Most patients with obstructive jaundice caused by malignant tumors lose the opportunity for surgical treatment. Biliary stent implantation and reopening of the occluded bile duct is the main treatment method at present. Tumor progression and stent intimal hyperplasia are the main reasons for the recurrence or deterioration of jaundice in patients[13–14]. Therefore, how to control tumor growth and delay the hyperplasia of the bile duct intima is the key to preventing stent blockage and prolonging the survival time of patients. Previous clinical studies have used biliary stents combined with external radiotherapy, biliary stents combined with arterial intubation chemoembolization and the installation of radiotherapy devices for biliary radiotherapy and other methods. Due to the poor basic condition of the patient, the sensitivity of surrounding organs to radiotherapy, the limitation of the primary tumor type and the cumbersome surgical operation, etc., it cannot be widely used in clinical applications. SEMS combined with 125I seed implantation and intracavitary irradiation has been used to treat malignant biliary obstruction[18–19], and certain clinical effects have been achieved.
125I seeds are a kind of low-dose-rate microradiation that release γ-rays. Because of their short range of radiation, low penetration, and maximum killing of tumors without damaging the surrounding normal tissues, 125I seeds are widely used in radiotherapy. They have been applied to the clinical treatment of prostate cancer, rectal cancer, nasopharyngeal cancer, liver cancer and other malignant tumors[20–21] and have achieved good results. Based on the advantages of 125I seeds, we explored the difference in clinical efficacy between SEMS combined with 125I seeds and SEMS alone in the treatment of MBO. In this study, first, 125I seeds were placed in the carrier device and fixed on the bile duct wall through the support of a biliary stent, which effectively solved the difficulty of direct puncture and implantation of 125I seeds for the treatment of malignant tumors growing along the bile duct. Compared with simple biliary stent implantation, a biliary stent combined with 125I seed implantation will not cause obstruction of bile drainage and will ensure the patency of the biliary tract. The continuous radiation can effectively inhibit and kill tumor cells and reduce the proliferation of biliary intima. This treatment has an obvious curative effect in delaying the recurrence of obstructive jaundice. In this study, the bilirubin level was significantly improved at 1 week and 1 month after biliary stent implantation in each group (P <0.001). The two methods had good short-term curative effects in the treatment of MBO, and the effect on jaundice was obvious, but the difference between the two groups was not statistically significant (P>0.05). Even though the two groups had no significant difference in short-term jaundice reduction, the recurrence time of jaundice in the combined group was significantly longer than that in the control group (9.01 mo. vs. 6.79 mo., P<0.001). This result is comparable to previous results[22–23]. This study also found that the incidence of jaundice recurrence started to differ between groups 5 months after biliary stent implantation. The main reason was that the combination method effectively killed or inhibited the tumor cells in the bile duct wall and then inhibited the intimal hyperplasia around the biliary stent and thereby delayed the recurrence of obstructive jaundice. In addition to delaying the recurrence of jaundice, a biliary stent combined with brachytherapy can also prolong the survival time of patients. Although Isayama et al. reported that the cumulative survival rate of a biliary stent combined with internal radiotherapy was no different from that of R1 resection, the median survival time of the stent combined with internal radiotherapy group was significantly longer than that of the stent-only group. The results of this article also show that the median survival time of the combined group was significantly longer than that of the control group (12.08 mo. vs. 9.10 mo., P<0.001).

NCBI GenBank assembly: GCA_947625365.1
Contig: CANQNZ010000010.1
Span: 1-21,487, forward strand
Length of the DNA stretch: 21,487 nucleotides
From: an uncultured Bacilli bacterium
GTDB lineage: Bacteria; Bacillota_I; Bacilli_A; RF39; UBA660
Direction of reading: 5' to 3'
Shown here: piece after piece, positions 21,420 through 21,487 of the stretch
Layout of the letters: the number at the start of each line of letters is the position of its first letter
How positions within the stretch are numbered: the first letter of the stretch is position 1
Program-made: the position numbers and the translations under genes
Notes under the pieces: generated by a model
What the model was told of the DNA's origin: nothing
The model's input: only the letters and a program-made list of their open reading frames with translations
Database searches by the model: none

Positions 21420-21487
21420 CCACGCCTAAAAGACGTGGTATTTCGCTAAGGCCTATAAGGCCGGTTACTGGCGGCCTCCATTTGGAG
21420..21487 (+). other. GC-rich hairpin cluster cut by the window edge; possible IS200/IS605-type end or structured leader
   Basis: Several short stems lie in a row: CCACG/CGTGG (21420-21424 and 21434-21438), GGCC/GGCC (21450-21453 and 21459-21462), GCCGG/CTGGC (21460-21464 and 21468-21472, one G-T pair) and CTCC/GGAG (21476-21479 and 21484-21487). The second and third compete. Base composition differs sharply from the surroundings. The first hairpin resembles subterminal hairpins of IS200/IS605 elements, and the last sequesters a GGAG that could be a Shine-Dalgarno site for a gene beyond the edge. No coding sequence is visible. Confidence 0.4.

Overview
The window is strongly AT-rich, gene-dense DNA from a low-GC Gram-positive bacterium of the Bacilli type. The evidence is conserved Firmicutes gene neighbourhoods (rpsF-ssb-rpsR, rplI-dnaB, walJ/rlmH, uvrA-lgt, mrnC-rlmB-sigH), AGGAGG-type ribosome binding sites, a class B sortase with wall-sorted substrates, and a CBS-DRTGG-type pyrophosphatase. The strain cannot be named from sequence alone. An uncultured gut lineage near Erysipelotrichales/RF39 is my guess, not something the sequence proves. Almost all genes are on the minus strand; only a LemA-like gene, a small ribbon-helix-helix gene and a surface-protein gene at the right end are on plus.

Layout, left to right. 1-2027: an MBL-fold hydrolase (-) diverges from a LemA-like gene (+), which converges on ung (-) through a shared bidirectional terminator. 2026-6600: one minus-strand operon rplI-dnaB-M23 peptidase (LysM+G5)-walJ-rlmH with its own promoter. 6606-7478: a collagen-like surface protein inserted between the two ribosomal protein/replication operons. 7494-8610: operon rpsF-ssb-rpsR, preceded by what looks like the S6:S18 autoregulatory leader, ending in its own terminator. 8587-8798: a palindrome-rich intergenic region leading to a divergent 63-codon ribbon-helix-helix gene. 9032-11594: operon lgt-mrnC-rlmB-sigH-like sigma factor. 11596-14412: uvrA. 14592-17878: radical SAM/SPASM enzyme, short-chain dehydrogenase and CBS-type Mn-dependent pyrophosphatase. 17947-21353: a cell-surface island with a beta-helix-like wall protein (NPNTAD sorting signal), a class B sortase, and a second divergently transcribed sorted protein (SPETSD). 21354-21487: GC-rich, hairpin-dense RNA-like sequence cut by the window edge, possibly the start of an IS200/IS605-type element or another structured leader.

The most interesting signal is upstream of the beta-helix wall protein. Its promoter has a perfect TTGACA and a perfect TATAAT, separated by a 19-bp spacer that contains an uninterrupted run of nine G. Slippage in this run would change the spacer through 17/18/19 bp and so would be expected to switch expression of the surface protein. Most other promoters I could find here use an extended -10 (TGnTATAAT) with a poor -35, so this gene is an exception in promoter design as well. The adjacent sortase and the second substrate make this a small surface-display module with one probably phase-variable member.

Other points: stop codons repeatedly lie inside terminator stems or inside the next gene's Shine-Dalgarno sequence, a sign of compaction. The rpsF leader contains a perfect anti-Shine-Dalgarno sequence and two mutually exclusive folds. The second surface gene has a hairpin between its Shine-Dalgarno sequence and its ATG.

In addition, existing studies have shown that the incidence of early complications of percutaneous biliary stent implantation is 5.7–28%, the mortality rate related to surgery is 0–4%, and the mortality rate 1 month after surgery is 9–15%. %, most of the complications can be resolved by conservative medical treatment, and the occurrence of death one month after surgery is generally related to some of the original underlying diseases of the patient. The results of this article show that the early complication rates of the two groups of patients were 18.92% and 11.11%, both of which improved after conservative medical treatment, and the surgery-related mortality rate was 0%. Previous studies have shown that biliary drainage brings a risk of biliary tract infection and puncture tumor implantation and metastasis, so percutaneous biliary drainage and stent implantation should be done with cautious. Our study did not observe the occurrence of tumor implantation or metastasis in the puncture tract, which was due to the improvements of interventional treatment technology and equipment in recent years. Therefore, percutaneous biliary stent combined with 125I seed implantation is a relatively safe and feasible palliative treatment.
In conclusion, percutaneous liver puncture biliary stent placement combined with 125I seed implantation is safe, effective and feasible for patients with unresectable Bismuth type I or II malignant biliary obstruction. This treatment scheme can extend the patency time of the stent as well as the survival time of patients. The limitations of this study are that it was retrospective, and the sample size was small. Therefore, prospective multicenter and larger randomized controlled studies are needed to further confirm our results.